But it’s not over yet.

As you see there’s another way to screw the UX up even with some positive changes already made.

Talk to your developers to make the error message appear at a more appropriate time.

For example, if the user has finished interacting with the date of birth field, give them 1-2 second pause and display the error message only afterwards.

If there’s an actual error of course.

Make the error messages clear and position them appropriately

This advice is closely related to the previous one however it’s a bit different.

The key here is to make the error messages themself as clear as possible and of course place them as closely to the input that error had taken place in.

Who wants to fill a long form and get a default An error has occurred. Please try again later” thing.

Admit it, you hate it as much as I do.

What error? Where did it happen? What should I change? Why try later, is it going to solve itself?

In this case the most logical thing to do from the user’s perspective is to say “f#ck it” and go to another competitor’s website.

You’re not alone in your market, are you?

But even if your error message is crystal clear and makes sense at a glance, the location of the message could hurt the conversion process.

If the message is located at the bottom of the form, it would take a triple effort to fix an error.

One scanpath to the bottom of the form to get the message, another back to the input to change the value and back to the bottom to hit that submit button to make sure everything is correct.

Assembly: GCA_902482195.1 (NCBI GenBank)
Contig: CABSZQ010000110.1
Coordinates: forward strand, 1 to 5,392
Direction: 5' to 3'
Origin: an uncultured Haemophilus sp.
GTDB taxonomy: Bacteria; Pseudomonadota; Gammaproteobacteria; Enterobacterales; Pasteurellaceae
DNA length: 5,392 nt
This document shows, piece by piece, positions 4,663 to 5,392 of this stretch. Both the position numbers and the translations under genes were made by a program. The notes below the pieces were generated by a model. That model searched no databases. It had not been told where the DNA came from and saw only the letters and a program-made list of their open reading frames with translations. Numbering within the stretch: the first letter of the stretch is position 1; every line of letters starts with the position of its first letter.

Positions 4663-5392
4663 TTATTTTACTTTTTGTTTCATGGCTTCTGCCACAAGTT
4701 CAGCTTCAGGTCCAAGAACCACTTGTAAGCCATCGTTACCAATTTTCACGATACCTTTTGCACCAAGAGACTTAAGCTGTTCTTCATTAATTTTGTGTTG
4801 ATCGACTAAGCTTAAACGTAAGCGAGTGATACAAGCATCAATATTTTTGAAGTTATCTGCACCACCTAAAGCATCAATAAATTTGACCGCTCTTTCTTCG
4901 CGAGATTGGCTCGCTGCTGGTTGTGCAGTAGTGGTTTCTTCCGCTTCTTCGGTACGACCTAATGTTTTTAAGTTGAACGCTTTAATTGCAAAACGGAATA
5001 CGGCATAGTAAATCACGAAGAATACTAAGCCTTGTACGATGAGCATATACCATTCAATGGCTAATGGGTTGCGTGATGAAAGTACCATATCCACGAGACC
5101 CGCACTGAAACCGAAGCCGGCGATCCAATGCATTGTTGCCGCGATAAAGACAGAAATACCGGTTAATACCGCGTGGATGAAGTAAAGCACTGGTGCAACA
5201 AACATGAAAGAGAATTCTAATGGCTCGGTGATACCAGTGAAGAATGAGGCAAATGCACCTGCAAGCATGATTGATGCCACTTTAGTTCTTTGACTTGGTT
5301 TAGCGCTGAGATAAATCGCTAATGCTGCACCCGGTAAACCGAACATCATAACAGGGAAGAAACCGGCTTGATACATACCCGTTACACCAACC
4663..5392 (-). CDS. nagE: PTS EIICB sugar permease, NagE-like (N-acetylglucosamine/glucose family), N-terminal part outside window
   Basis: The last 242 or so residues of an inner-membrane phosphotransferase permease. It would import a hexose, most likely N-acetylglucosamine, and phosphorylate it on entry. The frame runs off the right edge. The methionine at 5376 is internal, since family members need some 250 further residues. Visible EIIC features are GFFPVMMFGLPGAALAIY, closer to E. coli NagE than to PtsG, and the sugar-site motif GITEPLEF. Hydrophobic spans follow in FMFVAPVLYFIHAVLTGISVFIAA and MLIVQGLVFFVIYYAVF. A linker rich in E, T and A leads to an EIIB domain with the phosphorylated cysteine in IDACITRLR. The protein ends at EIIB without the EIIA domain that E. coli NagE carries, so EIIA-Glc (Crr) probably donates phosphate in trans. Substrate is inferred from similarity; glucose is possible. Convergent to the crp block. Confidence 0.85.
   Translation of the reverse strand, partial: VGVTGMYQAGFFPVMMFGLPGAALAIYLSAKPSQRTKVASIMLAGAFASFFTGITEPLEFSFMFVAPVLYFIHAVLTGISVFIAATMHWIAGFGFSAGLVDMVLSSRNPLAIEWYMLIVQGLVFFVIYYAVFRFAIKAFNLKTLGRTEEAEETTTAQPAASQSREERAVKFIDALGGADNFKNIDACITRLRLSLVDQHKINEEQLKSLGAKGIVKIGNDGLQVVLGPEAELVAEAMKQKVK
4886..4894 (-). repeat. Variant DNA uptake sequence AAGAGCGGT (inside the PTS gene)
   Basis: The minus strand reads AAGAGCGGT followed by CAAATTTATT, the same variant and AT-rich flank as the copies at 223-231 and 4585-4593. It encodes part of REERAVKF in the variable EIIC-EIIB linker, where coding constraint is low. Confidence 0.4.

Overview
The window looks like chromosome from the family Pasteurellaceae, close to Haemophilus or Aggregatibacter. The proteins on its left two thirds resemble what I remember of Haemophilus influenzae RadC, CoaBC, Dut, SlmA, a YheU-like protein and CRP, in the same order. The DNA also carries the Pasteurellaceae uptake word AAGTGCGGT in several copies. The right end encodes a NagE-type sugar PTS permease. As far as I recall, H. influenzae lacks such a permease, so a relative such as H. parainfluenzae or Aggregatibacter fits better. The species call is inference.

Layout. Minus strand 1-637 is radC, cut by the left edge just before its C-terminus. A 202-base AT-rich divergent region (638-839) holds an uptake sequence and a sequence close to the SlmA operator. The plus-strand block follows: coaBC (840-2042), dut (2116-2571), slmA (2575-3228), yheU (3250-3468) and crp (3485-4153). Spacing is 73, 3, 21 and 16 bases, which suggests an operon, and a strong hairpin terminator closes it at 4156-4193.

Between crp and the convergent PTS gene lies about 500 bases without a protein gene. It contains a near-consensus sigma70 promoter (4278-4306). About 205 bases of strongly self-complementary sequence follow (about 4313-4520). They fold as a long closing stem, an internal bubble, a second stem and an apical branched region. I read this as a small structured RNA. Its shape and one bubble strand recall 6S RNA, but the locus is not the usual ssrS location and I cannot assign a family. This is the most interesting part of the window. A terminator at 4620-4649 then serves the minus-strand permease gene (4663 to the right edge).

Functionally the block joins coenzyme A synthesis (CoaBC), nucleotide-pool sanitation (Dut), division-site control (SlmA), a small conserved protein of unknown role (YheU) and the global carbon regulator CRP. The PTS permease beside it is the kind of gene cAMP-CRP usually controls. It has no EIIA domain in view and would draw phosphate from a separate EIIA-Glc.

There’s a ton of fixation points and saccades wasted here.

Just imagine how much time and effort it would cost to the user.

Even in medium sized forms the number of fixation points could easily pass 200 because of this.

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I don’t know about you, but I would drop that clunky form and go somewhere else.

200 times moving my eyes to fill out the form? No wonder why some businesses don’t make enough money and think that it’s their product’s fault.

Just get a properly designed website for a start.

Stop asking for the same information multiple times

Imagine you’ve just met someone for the first time. After a small talk you ask the person’s name:

“What’s your name?” – you say.

“John, nice to meet you. And yours?” – the person politely asks.

You tell them your name.

“But what is your name?” – that person asks again.

That’s strange, but you reply once again.

“What is your name?” – you hear the same question for the third time in a row.

What a weirdo, you think.

Better off getting out of here. And not to appear rude you reply with something “I gotta go, I have an urgent call”.